• Utah’s e-commerce visit share is 0.84 percent, based on the assumption e-commerce sales are proportionate to visits (Source: Hitwise and Connexity); coincidentally, that figure approximates Utah’s population proportion of about 0.9 percent.
• The average Utah sales tax rate is 6.53 percent (https://www.salestaxhandbook.com/utah).
• Therefore, Utah’s total e-commerce sales tax due — collected or not — would be $215 million: ($392 billion x .0084) x 0.0653 = $215 million.
If this calculation is correct, then either Utah is not collecting more than 90 percent of its e-commerce sales taxes, or the governor’s $200 million figure is wrong
This week State Tax Notes named NetChoice and NCSL as “Organizations of the Year.”
In a world in which federal and state officials are debating ways to regulate and tax online commerce, NetChoice is at the forefront of the loyal opposition.
State Tax Notes recognizes NetChoice for its role in fighting proposals that fly in the face of its goal of “promoting convenience, choice and commerce on the net.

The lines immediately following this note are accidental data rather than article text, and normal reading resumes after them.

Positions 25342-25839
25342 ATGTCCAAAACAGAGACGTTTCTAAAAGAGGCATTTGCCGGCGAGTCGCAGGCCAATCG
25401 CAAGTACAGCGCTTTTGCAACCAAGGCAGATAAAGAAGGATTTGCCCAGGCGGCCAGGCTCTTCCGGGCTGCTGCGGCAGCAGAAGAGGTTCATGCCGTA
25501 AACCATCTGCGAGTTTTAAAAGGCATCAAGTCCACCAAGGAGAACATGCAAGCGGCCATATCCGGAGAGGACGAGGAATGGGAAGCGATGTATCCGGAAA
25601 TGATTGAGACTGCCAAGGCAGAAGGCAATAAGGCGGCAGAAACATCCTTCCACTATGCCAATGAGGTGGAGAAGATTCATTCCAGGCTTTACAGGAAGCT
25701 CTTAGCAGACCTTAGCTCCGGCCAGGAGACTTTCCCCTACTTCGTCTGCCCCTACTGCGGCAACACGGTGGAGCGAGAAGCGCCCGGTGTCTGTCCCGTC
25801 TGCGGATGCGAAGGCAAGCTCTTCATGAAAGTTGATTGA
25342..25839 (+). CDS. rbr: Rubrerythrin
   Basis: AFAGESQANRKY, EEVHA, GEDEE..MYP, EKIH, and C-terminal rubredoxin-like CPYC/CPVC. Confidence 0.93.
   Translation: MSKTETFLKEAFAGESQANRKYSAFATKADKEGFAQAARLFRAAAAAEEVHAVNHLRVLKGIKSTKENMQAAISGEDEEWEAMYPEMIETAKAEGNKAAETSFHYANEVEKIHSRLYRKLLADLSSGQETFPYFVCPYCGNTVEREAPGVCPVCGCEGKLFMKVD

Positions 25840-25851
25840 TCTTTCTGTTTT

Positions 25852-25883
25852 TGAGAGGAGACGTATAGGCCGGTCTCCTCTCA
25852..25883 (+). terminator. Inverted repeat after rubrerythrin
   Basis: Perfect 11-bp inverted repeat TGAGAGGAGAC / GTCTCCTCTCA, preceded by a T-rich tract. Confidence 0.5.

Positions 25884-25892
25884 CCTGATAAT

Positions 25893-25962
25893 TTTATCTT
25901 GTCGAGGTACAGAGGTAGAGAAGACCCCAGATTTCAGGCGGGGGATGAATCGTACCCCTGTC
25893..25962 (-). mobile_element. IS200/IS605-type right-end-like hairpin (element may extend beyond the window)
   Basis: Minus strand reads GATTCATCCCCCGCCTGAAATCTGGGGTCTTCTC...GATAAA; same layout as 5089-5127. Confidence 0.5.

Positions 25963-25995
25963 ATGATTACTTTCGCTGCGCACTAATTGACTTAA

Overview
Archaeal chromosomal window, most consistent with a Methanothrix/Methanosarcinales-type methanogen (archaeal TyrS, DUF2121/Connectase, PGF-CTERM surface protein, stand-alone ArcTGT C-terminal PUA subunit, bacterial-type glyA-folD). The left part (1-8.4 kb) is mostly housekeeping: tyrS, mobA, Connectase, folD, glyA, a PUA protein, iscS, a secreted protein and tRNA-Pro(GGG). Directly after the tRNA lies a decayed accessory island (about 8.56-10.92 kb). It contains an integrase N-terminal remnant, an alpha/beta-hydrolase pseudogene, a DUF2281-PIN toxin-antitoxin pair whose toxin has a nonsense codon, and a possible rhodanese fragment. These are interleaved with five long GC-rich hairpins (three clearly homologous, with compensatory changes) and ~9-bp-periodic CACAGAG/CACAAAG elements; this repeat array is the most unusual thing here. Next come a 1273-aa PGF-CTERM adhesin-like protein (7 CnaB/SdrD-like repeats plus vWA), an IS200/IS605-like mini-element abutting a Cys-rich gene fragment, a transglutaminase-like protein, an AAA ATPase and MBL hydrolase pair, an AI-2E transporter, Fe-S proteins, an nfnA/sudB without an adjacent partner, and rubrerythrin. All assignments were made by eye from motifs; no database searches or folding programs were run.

In the state remote sales tax arena, NetChoice moved quickly to sue South Dakota even before S.B. 106, the state’s remote sales tax bill, took effect May 1. On April 29 NetChoice joined the American Catalog Mailers Association to sue the state on the basis that S.B. 106 is facially unconstitutional.
NetChoice has been a consistent presence on the remote sales tax issue. It has fought diligently against efforts to pass legislation such as the Marketplace Fairness Act, a proposed federal law that would allow states to require remote sellers to collect and remit sales tax. Read more
Online and catalog retailers around the country have made it clear to Congress that a radical remote sales tax mandate would cause severe hardships for their businesses and consumers across the United States.
As we enter the “lame duck,” the post-election session of this Congress, we are likely to see an effort to pass the Marketplace Fairness Act, even though this bill has not been on the floor of the House or Senate and has never even had a committee hearing. Our leaders in Congress should resist any effort to move MFA in the lame duck or attach it to must-pass legislation.